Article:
Empire

Empire

How Britain Made the Modern World
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Summary

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Once vast swathes of the globe were coloured imperial red and Britannia ruled not just the waves, but the prairies of America, the plains of Asia, the jungles of Africa and the deserts of Arabia. Just how did a small, rainy island in the North Atlantic achieve all this? And why did the empire on which the sun literally never set finally decline and fall? Niall Ferguson's acclaimed Empire brilliantly unfolds the imperial story in all its splendours and its miseries, showing how a gang of buccaneers and gold-diggers planted the seed of the biggest empire in all history - and set the world on the road to modernity.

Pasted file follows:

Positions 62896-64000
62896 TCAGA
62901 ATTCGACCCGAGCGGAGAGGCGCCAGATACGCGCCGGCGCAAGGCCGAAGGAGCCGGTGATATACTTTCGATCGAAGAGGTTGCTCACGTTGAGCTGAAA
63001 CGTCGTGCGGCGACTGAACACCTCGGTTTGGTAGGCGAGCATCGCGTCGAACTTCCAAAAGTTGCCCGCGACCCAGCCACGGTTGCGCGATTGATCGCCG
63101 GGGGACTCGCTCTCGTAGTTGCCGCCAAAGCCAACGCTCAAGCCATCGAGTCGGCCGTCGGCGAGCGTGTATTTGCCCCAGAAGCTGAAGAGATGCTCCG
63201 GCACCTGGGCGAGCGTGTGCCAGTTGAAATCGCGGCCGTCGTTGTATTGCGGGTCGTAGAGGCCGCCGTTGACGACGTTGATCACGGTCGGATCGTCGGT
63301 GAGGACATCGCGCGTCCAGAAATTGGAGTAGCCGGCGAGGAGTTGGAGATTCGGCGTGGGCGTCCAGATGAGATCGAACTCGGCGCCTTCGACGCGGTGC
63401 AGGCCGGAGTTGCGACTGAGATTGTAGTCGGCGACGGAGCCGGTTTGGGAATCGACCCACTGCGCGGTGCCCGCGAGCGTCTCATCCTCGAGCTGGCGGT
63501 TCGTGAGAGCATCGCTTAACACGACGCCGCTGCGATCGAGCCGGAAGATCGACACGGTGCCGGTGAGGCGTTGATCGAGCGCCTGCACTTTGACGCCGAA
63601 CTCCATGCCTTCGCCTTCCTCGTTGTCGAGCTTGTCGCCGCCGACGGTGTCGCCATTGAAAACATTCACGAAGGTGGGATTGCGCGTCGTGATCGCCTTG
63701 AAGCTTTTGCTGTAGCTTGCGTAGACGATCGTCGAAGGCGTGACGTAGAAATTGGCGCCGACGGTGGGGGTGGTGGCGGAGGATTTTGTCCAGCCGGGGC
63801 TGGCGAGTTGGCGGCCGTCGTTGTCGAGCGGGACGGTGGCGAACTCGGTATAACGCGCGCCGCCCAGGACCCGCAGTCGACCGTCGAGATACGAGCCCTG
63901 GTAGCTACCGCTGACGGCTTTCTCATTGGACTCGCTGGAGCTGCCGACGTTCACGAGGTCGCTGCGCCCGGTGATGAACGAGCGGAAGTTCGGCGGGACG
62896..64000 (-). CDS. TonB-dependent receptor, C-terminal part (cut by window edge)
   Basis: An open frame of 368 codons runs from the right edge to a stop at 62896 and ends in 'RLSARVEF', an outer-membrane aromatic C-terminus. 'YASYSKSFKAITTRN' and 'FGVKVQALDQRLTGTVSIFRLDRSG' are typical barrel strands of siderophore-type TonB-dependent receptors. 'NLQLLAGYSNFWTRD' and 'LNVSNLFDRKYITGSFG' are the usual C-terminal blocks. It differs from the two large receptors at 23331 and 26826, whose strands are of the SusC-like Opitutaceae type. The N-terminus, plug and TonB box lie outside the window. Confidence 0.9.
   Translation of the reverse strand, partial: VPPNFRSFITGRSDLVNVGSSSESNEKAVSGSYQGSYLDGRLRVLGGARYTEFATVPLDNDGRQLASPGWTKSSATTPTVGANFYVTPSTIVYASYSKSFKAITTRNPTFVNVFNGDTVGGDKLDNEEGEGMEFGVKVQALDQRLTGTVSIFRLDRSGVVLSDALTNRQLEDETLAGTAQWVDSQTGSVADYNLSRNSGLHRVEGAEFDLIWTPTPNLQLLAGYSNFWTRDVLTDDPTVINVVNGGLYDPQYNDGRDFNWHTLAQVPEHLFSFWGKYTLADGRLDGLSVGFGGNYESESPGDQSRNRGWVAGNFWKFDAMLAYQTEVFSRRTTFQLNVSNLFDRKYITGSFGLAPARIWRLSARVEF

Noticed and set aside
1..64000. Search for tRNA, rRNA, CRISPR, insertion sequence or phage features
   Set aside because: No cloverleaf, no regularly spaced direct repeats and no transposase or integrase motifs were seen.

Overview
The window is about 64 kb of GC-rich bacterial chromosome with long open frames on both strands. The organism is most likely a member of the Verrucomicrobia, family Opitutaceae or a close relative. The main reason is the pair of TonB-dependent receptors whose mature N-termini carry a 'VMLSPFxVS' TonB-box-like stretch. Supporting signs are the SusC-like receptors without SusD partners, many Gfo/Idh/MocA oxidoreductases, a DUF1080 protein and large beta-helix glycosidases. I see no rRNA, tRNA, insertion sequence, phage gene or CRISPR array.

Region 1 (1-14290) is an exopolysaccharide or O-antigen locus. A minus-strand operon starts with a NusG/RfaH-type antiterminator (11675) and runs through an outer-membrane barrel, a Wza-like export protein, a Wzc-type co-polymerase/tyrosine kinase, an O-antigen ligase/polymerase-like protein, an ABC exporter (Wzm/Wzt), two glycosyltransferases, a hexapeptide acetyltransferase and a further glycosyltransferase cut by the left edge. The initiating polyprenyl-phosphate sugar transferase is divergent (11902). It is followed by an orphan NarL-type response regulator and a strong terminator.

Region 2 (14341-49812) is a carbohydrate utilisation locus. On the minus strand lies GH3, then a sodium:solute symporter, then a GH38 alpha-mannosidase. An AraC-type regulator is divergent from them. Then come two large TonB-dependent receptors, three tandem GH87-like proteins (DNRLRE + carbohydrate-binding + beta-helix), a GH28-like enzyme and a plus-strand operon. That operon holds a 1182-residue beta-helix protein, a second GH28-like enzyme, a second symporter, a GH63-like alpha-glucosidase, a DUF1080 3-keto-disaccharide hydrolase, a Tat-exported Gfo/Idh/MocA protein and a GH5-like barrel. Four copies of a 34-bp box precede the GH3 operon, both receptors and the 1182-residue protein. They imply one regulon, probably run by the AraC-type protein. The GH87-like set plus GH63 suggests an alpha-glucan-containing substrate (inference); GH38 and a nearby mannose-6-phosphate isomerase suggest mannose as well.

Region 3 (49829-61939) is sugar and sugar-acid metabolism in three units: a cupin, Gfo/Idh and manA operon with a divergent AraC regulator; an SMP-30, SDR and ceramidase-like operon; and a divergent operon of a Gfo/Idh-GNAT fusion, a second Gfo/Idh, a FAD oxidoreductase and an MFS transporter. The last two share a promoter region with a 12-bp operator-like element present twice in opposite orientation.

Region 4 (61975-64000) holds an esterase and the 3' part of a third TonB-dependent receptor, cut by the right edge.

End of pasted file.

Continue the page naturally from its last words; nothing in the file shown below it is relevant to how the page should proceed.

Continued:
'The most brilliant British historian of his generation ... Ferguson examines the roles of "pirates, planters, missionaries, mandarins, bankers and bankrupts" in the creation of history's largest empire ... he writes with splendid panache ... and a seemingly effortless, debonair wit' Andrew Roberts

'Dazzling ... wonderfully readable' New York Review of Books

'A remarkably readable précis of the whole British imperial story - triumphs, deceits, decencies, kindnesses, cruelties and all' Jan Morris

'Empire is a pleasure to read and brims with insights and intelligence' Sunday Times

About the author

Niall Ferguson

Niall Ferguson is one of Britain's most renowned historians. He is the Milbank Family Senior Fellow at the Hoover Institution, Stanford University, a senior faculty fellow of the Belfer Center for Science and International Affairs at Harvard, and a visiting professor at Tsinghua University, Beijing. His most recent book is The Square and the Tower.
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